Listening Notes, Ultra-Brief (Pt. 53) Truncated Summer Break Edition


A Place To Bury Strangers, Worship     (Dead Oceans Records)

These latter-day noisemakers have so distinguished themselves from their ostensible peers that an initial spin of this slightly tempered full-length and its immediately preceding EP left me disappointed - were their always-detectable 80s influences becoming more overt? Were they falling in love with their synthesizers in order to better indulge a goth fetish once buried beneath white-hot walls of sound? Well, no and no, although paring the band down to a functioning duo means vocals placed higher in the mix, which is not to say crisp in either resolution or meaning. What differentiates these guys from all the other interchangeable nu-gazers of note and otherwise remains firmly in place - excessive volume, commitment to distortion, better beats, in-your-face production, and a traceable lineage to a punk past all but imperceptible among the competition, unless you think the Silversun Pickups would risk the archaism of prime Tommy Ramone the way Robi Gonzalez does in the opening seconds of “And I’m Up”. So while the slow-building “Fear” flirts brazenly with the ludicrous extremes of batcave echo and gloom, “Worship” brandishes a guitar line that hums and bleeds where others might have fallen back on a prettified keyboard line. Experiments in atmosphere, slow majesty, and upbeat chime (ie. the multi-part structure of “Dissolved”) offset the full frontal assault of “Mind Control” or the cacophony of “Why Can’t I Cry Anymore.” They mount such a convincing argument that their chosen sub-genre was conceived as a committed approach to rock and roll bar category, you wonder why hardly anybody else thinks the same way.   

s / s/ s, Beak & Claw     (Anticon)

18 minutes of artsy noise-glitch “hip-hop,” featuring storyteller Serengeti, indie boy-king Sufjan Stevens, and Anticon-based sonic terrorist Son Lux. Reports the singer merely takes up space simply don’t wash, unless hooks and choruses drift by you unawares - from “we are recovering” to “hey!!”, the often auto-tuned Stevens exploits the robotic weirdness of his technology, casting a distanced pall over proceedings to which Serengeti’s droll recitations add human warmth, all while Son Lux staggers and creeps, crafting fuzzy crescendos, tossing in jew’s harp and harmonica, or simply deploying a haunting synth line to propel “Beyond Any Doubt”. But while Serengeti might insist “look at us / artsy craftsy,” there’s nothing abstract about the lyrics and tales told herein, all of which rely upon concrete details specific enough to satisfy any social realist with an interest in post-collegiate American culture. Coming up short on cash for the water bill, taking Jamaican vacations, working out of your home, pondering doubt in all its simplicity and complexity, yet still having the time of their lives going to the prom with the octomom, this is never obscure so long as you pay attention. Once the hooks sink in, you can even let your mind wander a bit.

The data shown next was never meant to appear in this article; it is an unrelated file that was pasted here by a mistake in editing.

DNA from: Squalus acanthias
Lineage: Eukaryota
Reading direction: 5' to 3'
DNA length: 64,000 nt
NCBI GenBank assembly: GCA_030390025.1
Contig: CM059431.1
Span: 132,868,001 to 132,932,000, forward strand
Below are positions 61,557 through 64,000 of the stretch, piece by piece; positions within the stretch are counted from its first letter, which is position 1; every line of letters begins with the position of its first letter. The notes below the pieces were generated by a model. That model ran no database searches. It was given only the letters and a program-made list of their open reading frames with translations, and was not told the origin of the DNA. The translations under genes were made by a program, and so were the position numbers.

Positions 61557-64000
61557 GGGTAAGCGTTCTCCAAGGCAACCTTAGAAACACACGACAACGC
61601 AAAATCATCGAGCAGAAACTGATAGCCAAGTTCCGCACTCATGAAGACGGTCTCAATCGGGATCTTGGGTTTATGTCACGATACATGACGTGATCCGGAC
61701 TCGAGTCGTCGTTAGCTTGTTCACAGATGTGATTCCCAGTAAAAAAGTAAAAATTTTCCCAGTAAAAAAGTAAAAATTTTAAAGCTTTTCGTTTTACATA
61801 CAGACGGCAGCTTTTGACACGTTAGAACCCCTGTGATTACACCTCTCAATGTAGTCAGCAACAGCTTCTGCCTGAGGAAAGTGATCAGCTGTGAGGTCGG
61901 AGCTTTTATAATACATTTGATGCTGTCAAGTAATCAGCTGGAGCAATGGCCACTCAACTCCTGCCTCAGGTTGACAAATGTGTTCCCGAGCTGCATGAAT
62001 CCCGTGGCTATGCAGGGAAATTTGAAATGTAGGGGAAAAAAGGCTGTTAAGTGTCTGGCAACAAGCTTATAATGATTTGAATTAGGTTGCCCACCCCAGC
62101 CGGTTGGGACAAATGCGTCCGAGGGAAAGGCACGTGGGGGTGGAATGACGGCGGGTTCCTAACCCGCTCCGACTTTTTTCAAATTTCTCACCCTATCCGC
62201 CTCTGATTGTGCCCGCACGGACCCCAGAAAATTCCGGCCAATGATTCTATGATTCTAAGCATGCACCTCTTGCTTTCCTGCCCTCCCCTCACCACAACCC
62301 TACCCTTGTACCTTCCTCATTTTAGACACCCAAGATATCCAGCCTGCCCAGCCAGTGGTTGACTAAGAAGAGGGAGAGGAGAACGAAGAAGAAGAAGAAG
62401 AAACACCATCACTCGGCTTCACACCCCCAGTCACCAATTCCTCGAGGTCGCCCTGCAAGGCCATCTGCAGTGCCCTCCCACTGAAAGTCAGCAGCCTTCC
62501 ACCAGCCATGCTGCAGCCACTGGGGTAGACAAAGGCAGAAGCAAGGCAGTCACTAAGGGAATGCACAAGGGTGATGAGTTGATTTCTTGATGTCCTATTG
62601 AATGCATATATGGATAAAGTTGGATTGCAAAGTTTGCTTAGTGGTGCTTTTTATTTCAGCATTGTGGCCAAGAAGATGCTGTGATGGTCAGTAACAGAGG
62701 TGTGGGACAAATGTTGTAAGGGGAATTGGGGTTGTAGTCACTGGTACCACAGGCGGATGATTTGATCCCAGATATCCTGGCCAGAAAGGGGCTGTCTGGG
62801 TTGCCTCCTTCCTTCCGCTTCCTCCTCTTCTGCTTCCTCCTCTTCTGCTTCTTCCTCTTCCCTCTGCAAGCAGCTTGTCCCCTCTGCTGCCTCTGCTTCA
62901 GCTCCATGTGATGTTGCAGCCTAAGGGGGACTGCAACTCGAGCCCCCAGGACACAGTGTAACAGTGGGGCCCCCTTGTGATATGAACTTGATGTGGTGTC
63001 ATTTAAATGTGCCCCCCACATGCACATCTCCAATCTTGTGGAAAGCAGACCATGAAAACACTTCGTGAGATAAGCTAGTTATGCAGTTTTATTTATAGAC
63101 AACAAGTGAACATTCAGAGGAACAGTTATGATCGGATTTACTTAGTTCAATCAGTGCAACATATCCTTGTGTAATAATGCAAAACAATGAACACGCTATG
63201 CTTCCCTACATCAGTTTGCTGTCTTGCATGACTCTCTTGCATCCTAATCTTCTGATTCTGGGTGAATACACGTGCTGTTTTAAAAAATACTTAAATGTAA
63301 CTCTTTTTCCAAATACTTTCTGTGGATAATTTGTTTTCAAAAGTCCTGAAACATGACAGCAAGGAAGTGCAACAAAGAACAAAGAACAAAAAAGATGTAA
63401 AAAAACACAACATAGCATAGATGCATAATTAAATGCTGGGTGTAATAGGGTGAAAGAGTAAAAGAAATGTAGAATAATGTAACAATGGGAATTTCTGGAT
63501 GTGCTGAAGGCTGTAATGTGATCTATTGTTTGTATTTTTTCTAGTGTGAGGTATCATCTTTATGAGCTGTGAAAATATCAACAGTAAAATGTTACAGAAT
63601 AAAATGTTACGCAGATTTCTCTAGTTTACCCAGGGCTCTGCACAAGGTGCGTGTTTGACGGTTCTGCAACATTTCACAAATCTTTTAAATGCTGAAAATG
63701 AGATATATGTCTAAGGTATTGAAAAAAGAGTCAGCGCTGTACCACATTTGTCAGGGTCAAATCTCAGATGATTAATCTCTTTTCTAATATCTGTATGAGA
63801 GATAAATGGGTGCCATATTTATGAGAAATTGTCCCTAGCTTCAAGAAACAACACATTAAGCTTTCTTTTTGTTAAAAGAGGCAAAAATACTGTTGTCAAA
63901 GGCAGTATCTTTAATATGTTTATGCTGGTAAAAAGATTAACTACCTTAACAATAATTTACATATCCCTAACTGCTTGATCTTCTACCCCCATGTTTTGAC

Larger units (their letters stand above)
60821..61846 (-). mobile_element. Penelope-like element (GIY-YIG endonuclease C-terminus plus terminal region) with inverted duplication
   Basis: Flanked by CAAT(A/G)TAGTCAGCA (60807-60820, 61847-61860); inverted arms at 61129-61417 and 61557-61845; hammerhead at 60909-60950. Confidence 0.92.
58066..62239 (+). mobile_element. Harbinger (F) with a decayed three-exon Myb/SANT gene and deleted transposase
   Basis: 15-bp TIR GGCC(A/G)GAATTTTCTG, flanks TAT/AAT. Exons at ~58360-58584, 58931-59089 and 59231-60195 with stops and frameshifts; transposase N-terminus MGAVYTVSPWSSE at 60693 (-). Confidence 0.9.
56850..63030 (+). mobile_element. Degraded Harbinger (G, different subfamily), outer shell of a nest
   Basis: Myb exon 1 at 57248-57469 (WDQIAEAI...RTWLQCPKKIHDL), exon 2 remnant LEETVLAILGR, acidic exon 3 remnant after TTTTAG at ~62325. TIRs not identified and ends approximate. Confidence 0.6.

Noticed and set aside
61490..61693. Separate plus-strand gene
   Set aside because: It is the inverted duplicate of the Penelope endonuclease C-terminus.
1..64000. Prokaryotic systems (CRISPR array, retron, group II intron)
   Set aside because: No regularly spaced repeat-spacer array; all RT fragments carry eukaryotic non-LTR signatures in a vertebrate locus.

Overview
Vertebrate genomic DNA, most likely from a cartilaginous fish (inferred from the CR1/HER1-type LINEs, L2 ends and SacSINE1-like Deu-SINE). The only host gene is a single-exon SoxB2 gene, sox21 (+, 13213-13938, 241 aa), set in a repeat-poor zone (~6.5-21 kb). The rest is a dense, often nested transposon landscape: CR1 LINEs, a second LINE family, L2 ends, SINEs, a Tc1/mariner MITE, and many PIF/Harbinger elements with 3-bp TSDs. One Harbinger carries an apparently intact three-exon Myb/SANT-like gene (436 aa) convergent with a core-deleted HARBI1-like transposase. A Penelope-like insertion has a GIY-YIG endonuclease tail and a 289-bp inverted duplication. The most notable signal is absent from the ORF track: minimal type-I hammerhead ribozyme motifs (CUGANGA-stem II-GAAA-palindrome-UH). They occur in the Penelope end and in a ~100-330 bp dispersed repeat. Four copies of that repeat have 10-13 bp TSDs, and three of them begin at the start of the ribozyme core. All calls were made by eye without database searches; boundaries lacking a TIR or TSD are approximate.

Chris Brown, Fortune     (RCA)

It says something about the character of this pandering lightweight that his crimes against both fellow human beings and his art such-as-it-is extend beyond beating the shit out of Rihanna. Vocally, Brown lacks any distinguishing characteristics. Production-wise, he’s got nothing aside from the de rigeur club garbage of flaccid opener “Turn Up The Music”. Thematically, he leans hard on his own erect dick, an instrument featuring prominently in many an observed set piece involving specifically-identified-as-such bitches getting their pussies knocked out - “can you feel my submarine?” he leers, going deep the only way he knows how. Lyrically, he quotes fellow woman-beater Charlie Sheen in what one hopes even the auteur realizes stamps him with a clearly legible expiration date. So say all you want about second chances and rehabilitation. I’d note that a line like “girl, you’d better not change your mind” sounds more threatening than sexy coming from somebody with a domestic abuse charge on their record. And if you’re going to trot out a tired line like “Don’t Judge Me,” don’t pen a lyric that goes “pimps up / hoes down / ass up / nose down.”